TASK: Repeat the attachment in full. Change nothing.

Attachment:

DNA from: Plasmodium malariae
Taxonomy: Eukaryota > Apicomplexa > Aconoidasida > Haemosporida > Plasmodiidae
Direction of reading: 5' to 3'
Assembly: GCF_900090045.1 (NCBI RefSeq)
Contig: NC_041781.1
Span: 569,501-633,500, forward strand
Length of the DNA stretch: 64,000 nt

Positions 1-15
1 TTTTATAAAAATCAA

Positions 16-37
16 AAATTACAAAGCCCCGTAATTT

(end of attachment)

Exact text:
DNA from: Plasmodium malariae
Taxonomy: Eukaryota > Apicomplexa > Aconoidasida > Haemosporida > Plasmodiidae
Direction of reading: 5' to 3'
Assembly: GCF_900090045.1 (NCBI RefSeq)
Contig: NC_041781.1
Span: 569,501-633,500, forward strand
Length of the DNA stretch: 64,000 nt

Positions 1-15
1 TTTTATAAAAATCAA

Positions 16-37
16 AAATTACAAAGCCCCGTAATTT